Aside from the guilt trips and the freaking out, there have been moments of joy in part four. Mostly from feet and finally understanding the surprising mass of them, the height of the arch and the width of the ankle.  Also the sense of a growing connection between hand, body and eye. The hand I am drawing with feels as if it is on the body as I draw, as if the body itself is imprinting the graphite on the paper.  That all sounds rather fluid and instinctive. I hope one day it is, but for now it is less smooth of a ride and more a continuous state of manically checking and re-checking angles, measurements, proportions.

I’ve begun to get a sense of the freedom that can come from being able to quickly capture a form with accuracy – I’m nowhere near this of course, but I can see how important it is to have the basics in place. Artists may abstract the body, distort it or simply suggest it, but it is seems to be always underpinned with a sureness of anatomical line.

Looking specifically at the criteria:

Demonstration of technical and visual skills

I’ve gone from drawing bodies with uncertain calves, dislocated shoulders and no feet to bodies that actually look as if they could carry out most of the basic physical functions so yes, I’m happy with my observational skills in this part.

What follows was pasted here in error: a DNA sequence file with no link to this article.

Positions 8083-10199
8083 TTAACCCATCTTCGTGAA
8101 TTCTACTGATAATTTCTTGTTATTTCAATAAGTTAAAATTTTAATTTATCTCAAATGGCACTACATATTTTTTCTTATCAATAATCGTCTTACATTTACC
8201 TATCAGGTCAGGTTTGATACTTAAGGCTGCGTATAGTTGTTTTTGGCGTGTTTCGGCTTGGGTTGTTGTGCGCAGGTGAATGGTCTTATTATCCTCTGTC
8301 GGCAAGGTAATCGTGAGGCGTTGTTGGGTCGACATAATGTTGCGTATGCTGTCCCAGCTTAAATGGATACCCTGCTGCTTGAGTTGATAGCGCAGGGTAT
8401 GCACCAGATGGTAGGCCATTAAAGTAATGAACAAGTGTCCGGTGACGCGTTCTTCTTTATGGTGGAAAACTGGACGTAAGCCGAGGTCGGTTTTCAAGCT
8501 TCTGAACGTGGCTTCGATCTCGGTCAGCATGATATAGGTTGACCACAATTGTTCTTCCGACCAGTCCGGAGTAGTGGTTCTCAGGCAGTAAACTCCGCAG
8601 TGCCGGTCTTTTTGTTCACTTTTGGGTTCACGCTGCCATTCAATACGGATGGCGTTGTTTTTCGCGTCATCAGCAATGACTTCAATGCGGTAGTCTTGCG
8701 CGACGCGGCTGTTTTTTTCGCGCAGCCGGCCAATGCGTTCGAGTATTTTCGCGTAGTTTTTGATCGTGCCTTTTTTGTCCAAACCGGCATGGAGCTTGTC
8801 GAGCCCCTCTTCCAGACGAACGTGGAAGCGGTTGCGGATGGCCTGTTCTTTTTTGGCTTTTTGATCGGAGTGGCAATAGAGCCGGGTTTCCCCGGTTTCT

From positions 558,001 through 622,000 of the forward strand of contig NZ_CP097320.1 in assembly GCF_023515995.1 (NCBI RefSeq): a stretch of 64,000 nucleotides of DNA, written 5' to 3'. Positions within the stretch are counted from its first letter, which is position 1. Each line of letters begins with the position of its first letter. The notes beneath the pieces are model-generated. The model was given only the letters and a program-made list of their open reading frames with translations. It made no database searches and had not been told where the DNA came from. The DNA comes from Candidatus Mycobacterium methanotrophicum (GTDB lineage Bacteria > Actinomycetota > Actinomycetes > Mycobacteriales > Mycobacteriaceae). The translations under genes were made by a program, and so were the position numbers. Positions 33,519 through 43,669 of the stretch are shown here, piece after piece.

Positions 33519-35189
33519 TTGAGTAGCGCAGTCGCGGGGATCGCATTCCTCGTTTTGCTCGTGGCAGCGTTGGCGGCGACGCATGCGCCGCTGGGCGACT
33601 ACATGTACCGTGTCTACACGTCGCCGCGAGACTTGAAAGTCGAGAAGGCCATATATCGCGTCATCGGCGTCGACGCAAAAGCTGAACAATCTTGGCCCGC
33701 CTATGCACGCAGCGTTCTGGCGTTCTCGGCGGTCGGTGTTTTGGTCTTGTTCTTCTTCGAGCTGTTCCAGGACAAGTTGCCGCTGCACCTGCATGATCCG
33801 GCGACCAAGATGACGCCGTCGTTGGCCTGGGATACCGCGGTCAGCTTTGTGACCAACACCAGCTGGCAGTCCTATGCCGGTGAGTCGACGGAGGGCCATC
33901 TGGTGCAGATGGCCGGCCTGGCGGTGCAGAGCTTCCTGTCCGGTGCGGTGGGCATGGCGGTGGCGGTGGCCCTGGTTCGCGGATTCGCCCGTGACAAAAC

Still I question my use of materials and technical skills. In this part I used conte crayons, inks, water-soluble pencils, chalk, graphite, charcoal and different colour paper. But there is more than this – I see other students investigating collage and bleach and using found paper – and I know I am lacking in this. It just never seems to fit with what I am doing, or aiming for, at the time. Note to self: maybe don’t be so earnest? try to play more…

Still battling with composition. In this part I had less control – having to take what space is available in the life classes. Where I did have control (Assignment: Line Drawing) I did struggle with composition. I messed around a lot with it but in the end found that it was to a large part dictated by my original sketches.

Note to self: In part three I noted my stubbornness to not change composition (I often get fixated on an idea before I pick up the pencil) – and I didn’t really address this in part four. I realise I need to begin working and let it lead me, rather than trying to lead the work.

I think this is quite critical for me – on the odd occasion I have let the work lead me I’ve gone to quite interesting places (in this part for instance the exercises on movement)